I am in NECO’s “TEST” program, which is a program for the second year students.  Through the TEST program, students are assigned to the same clinic location for the entire second year, and are encouraged to apply the skills that they learn in lab to their clinic experience to enhance their overall learning experience.  As I traveled to my first day of clinic, I was very nervous.  I knew that I wouldn’t just be thrown into patient care without any guidance, but I still did not know what exactly to expect!  Two other second year students were scheduled with me at Roslindale, and we all worked together to encourage each other and to practice some of the things that we had learned in class and lab before applying these skills to various patients.  My first day was a success.  The doctor I was working with was a great mentor, and I was able to shadow her on the first day to get my bearings and become familiar with the clinic and the flow of how operations were run.  As I left clinic that day, I couldn’t wait for the next week to pass and to go back for my second week!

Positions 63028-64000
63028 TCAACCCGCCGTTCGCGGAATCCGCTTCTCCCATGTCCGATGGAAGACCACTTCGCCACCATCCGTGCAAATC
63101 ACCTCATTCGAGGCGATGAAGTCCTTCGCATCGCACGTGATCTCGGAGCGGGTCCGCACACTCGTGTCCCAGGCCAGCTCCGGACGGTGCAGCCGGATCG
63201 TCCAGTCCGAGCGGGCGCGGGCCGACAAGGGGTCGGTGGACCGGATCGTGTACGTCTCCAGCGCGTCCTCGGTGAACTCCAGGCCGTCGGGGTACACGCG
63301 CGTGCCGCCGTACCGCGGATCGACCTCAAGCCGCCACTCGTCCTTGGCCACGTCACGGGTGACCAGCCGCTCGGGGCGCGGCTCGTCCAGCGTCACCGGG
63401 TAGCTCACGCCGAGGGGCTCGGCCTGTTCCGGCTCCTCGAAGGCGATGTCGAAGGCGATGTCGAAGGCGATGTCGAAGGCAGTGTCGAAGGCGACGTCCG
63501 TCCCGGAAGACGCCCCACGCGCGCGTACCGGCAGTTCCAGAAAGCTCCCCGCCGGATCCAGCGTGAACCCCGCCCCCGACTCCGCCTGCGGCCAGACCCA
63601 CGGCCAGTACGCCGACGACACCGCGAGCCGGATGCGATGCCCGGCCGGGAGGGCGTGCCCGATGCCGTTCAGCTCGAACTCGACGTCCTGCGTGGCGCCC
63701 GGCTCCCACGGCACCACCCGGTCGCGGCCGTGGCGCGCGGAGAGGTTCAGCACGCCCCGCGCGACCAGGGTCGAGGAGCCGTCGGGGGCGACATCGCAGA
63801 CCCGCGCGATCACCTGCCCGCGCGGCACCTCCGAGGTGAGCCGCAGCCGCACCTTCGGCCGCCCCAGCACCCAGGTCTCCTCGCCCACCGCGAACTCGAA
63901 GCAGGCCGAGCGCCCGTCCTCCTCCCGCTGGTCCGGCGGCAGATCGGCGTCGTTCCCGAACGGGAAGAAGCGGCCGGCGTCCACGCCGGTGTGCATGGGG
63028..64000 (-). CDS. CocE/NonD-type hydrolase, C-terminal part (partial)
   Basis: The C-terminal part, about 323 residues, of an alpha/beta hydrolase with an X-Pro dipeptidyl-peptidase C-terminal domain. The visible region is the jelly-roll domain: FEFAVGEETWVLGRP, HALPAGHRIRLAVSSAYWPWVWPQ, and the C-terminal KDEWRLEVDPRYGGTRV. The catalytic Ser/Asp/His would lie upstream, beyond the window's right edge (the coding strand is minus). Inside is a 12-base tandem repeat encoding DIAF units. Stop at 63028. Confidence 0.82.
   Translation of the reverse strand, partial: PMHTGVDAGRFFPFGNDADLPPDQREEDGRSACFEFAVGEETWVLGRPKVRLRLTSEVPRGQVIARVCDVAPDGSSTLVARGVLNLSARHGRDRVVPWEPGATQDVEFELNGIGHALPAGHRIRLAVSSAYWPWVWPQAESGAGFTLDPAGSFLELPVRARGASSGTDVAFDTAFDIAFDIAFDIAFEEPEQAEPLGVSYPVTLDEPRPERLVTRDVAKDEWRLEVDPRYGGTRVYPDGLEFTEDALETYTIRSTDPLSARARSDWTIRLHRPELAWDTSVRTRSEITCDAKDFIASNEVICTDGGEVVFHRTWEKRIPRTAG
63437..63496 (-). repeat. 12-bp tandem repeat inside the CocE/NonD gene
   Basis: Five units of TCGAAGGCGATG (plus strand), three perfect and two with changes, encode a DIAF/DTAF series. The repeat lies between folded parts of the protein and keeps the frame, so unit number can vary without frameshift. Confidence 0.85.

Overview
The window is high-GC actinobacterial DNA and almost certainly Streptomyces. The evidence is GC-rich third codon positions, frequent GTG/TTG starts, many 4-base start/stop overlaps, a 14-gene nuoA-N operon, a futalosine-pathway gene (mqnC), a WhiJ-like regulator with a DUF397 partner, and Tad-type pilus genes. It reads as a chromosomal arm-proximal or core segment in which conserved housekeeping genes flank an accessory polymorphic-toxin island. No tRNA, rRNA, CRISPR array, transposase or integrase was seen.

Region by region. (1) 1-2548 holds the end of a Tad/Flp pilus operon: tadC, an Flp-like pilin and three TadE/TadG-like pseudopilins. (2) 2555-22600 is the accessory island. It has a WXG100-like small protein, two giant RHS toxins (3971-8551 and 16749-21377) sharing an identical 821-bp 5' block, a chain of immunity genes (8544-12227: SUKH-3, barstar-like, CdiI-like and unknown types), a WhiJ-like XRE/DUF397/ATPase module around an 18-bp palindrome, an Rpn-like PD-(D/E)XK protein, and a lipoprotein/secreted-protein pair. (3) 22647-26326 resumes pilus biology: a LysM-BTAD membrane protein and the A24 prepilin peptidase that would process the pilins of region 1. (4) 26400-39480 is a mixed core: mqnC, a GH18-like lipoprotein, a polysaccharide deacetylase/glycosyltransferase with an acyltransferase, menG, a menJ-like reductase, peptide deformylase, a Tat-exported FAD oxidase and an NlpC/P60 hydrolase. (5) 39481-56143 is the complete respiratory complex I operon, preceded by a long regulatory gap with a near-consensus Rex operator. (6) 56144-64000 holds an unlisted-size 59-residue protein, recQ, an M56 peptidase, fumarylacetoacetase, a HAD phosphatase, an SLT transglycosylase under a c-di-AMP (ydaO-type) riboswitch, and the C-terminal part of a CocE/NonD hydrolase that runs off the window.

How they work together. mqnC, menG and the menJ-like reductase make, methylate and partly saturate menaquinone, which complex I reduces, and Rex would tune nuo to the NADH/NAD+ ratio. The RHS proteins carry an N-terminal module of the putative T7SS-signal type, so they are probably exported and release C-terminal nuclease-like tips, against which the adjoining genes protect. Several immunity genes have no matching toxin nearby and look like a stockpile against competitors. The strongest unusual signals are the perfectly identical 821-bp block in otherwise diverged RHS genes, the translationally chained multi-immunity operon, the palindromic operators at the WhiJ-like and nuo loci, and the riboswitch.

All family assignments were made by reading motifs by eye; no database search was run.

Throughout the rest of the semester, I learned a lot from my clinic assignment.  I started off completing patient history and entrance tests and then working with the doctor to come up with an appropriate assessment and plan for each individual patient that we saw.  As the semester progressed, I was able to start refracting my patients and determining what glasses prescription would be best.  When I was taught a new skill in lab, the doctors at clinic did not hesitate to encourage me to use those skills with patients and they were always there to teach me and help me learn new tips and tricks to make the overall patient care experience more efficient and effective for my patients.  By my last week at clinic, I was taking patient history, refracting, and completing the slit lamp examination.  It was really neat to see things that I had been learning about in class and to apply what I had learned by making an effective plan for each individual patient.  When you learn about different diseases and conditions in class and just see pictures projected on the screen, it doesn’t come to life or feel like a reality until you actually see it in person.  Through my clinic experience, many of the things I learned about in class became a reality for me, and the treatments and management of these various conditions have now become engrained in my thought process.  This has made me feel more confident in my patient care skills, and has helped me figure out different ways to study some of these conditions and their respective management so that I remember them and fully understand their etiology and effects on each individual patient.